As the developed world continues to ease lockdown restrictions, here in the UK we wait to see whether ‘freedom day’ will come to pass on 21st June. Typically, Boris Johnson is holding back from a decision until the 11th hour in the hope that vaccination rates can outstrip the progress of the Indian or ‘Delta’ variant.
Against a backdrop of re-opening, markets have made lacklustre progress, stopped in their tracks by a higher than anticipated US inflation reading of 4.2%. The question which every economist and central banker is attempting to answer at the moment is whether this is the short term ‘transitory’ by product of a post- pandemic recovery or the arbiter of a long-term trend. For the moment the jury is out, whilst central bankers remain optimistic, the veterans of investment management such as our very own Clive Hale who vividly remember the double-digit inflation of the 1970s are less convinced.
It is hoped that that a benign inflationary environment of around 2% can be achieved. The monetary policy committee and Federal Reserve have more tools at their disposal this time round and to add to this the backdrop of advanced technology and globalisation are better placed to meet pent up demand. But the reality is that none of us has lived through a year like 2020 before and if anyone thinks they really know what’s coming next, no matter how logical their arguments, it will be mostly guesswork. Which is why, at times like these, we have a strategic asset allocation which centres around the long- term economic data rather than conjecture and adapts the course when the data changes.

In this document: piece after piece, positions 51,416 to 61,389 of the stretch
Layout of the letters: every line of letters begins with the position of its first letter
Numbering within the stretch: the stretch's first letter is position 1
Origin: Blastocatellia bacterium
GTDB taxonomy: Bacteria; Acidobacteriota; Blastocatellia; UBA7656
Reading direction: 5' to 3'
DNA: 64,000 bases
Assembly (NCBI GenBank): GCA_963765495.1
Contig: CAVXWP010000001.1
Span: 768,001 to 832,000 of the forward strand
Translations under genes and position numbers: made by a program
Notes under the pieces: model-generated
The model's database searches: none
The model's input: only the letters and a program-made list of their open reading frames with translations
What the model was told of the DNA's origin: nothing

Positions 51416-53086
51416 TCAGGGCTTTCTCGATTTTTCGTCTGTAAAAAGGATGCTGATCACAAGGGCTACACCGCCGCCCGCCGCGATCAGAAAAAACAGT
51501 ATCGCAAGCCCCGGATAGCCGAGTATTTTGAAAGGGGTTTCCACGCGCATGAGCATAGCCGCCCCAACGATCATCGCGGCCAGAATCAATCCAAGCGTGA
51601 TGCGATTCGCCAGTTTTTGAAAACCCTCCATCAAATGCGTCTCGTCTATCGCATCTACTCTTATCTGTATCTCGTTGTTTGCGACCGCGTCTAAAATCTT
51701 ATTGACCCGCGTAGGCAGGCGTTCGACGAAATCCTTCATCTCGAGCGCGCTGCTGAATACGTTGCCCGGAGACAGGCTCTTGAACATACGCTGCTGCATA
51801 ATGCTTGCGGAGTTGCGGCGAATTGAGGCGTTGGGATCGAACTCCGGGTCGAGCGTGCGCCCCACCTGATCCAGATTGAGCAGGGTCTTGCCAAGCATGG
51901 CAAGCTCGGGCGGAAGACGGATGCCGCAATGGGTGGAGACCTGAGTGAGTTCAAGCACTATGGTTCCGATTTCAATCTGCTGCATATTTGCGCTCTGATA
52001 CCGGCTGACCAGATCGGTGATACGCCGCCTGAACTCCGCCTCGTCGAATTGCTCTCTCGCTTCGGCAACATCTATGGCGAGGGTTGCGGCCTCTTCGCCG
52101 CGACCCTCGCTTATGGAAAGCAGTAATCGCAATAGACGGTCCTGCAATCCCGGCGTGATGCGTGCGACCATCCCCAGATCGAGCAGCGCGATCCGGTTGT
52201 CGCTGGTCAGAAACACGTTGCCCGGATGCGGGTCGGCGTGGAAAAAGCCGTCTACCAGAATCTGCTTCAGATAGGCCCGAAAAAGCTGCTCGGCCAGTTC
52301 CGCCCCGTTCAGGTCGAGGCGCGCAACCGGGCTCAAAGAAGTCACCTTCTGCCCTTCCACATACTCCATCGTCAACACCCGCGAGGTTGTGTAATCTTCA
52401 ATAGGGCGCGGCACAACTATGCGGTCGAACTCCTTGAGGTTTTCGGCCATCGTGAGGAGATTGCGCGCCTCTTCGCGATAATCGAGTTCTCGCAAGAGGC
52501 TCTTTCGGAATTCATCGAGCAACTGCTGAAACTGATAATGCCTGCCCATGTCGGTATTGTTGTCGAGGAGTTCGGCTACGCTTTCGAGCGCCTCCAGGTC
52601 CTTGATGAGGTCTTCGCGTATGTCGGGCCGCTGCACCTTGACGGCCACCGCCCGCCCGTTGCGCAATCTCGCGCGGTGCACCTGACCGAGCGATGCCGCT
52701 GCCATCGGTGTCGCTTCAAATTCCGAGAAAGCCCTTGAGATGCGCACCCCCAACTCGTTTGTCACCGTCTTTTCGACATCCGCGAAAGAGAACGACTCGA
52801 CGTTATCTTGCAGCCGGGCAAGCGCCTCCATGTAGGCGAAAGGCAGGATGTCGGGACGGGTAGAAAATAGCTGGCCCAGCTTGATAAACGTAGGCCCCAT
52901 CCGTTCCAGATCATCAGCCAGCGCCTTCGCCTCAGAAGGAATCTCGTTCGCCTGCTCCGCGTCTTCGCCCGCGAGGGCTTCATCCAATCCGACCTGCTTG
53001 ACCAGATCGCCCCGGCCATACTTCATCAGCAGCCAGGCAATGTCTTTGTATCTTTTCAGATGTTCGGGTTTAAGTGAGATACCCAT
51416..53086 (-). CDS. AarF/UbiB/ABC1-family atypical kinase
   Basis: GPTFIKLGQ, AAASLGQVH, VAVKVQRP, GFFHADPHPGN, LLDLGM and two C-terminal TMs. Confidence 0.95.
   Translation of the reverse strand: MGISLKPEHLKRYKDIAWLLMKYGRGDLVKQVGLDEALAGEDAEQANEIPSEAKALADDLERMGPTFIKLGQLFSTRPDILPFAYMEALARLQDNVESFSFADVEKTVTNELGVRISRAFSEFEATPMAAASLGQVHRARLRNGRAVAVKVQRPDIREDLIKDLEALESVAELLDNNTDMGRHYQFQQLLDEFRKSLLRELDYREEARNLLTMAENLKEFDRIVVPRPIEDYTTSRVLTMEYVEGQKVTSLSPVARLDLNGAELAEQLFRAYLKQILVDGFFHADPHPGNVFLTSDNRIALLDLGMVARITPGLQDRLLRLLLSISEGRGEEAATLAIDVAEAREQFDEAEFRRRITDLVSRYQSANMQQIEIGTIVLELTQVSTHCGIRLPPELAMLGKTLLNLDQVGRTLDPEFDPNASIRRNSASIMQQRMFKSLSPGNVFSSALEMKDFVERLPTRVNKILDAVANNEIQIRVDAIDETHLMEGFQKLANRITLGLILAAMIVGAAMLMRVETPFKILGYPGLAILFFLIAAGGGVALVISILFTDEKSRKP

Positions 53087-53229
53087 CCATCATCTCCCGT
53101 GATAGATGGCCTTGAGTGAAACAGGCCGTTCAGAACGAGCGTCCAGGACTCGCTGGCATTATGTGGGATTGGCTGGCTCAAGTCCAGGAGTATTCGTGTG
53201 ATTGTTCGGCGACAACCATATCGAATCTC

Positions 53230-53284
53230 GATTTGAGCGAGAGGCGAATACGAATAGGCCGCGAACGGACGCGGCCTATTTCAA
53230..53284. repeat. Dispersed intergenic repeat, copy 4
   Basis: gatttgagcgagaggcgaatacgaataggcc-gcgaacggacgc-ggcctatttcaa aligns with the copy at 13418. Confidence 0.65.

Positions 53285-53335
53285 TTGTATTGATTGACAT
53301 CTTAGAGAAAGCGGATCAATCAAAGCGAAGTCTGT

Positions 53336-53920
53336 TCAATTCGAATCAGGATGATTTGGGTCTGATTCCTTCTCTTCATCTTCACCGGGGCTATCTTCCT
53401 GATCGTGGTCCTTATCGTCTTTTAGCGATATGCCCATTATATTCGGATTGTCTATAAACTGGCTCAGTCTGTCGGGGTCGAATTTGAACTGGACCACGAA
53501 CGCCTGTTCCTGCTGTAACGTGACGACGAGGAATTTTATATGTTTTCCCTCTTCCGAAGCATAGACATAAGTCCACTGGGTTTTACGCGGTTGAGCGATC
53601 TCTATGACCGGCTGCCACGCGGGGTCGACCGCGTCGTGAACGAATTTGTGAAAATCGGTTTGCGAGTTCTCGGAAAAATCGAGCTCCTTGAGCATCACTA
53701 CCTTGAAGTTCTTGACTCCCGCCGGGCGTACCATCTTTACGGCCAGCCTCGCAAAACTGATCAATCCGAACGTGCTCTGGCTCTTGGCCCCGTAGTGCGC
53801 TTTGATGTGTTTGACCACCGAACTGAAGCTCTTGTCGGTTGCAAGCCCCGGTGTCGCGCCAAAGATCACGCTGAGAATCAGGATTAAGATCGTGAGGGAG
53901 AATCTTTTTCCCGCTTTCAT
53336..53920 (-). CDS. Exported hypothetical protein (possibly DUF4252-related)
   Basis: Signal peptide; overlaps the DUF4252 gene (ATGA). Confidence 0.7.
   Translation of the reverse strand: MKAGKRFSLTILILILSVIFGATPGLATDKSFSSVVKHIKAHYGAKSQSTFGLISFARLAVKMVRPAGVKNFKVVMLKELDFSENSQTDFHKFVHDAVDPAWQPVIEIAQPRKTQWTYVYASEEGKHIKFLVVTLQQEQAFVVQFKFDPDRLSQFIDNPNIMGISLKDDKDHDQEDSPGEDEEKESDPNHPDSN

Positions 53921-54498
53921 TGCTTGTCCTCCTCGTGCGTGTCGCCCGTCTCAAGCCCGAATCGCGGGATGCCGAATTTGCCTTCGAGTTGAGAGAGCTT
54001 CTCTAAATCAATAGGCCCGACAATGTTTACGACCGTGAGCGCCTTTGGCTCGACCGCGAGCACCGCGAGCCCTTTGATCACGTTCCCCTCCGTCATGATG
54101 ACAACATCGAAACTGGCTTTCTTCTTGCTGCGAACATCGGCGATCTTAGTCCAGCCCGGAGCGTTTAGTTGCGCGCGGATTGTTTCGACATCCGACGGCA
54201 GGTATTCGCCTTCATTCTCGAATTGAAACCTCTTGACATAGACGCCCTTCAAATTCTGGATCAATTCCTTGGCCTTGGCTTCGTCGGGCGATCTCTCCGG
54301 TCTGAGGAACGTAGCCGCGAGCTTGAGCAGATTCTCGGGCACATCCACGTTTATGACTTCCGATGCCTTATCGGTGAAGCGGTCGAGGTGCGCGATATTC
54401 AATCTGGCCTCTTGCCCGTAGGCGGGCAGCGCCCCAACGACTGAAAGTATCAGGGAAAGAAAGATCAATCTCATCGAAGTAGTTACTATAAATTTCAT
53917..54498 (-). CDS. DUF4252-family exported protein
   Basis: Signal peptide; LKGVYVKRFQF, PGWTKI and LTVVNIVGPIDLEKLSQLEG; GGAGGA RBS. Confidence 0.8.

At this moment in time it is understandable for investors to look at their portfolios and wonder why on earth some of it is invested in bonds, which are doing very little and in inflationary environment, will perform disappointingly relative to equities and other risk assets.
We continue to hold bonds to diversify portfolios. Diversification is essential in not exposing an investor to extreme market volatility- in both the upside and down-side of market events. It would be great to have all the “eggs” in our basket going up at the same time, but practically bonds provide a ballast and shock absorber to a portfolio when things go wrong.
Nobody, knows what will happen next, whether a new variant will suddenly arrive which evades vaccines or even a climate disaster, at which point bonds will be the safest place to be. What we know, from history and recent events, is that we don’t know and cannot predict the future and must continue to insure portfolios for such events.
If inflation is transitory which is our current stance, then the upward pressure on yields would be alleviated. There is also talk of the Federal Reserve capping bond yields which would have a similar effect. The jury is still out but we will be watching the data and pronouncements from central banks and the Fed in particular at their conference at Jackson Hole in the last week of August and will adjust our positioning accordingly. By then the prognosis for bonds should be clearer but in the meantime, we will continue to have exposure to this asset class.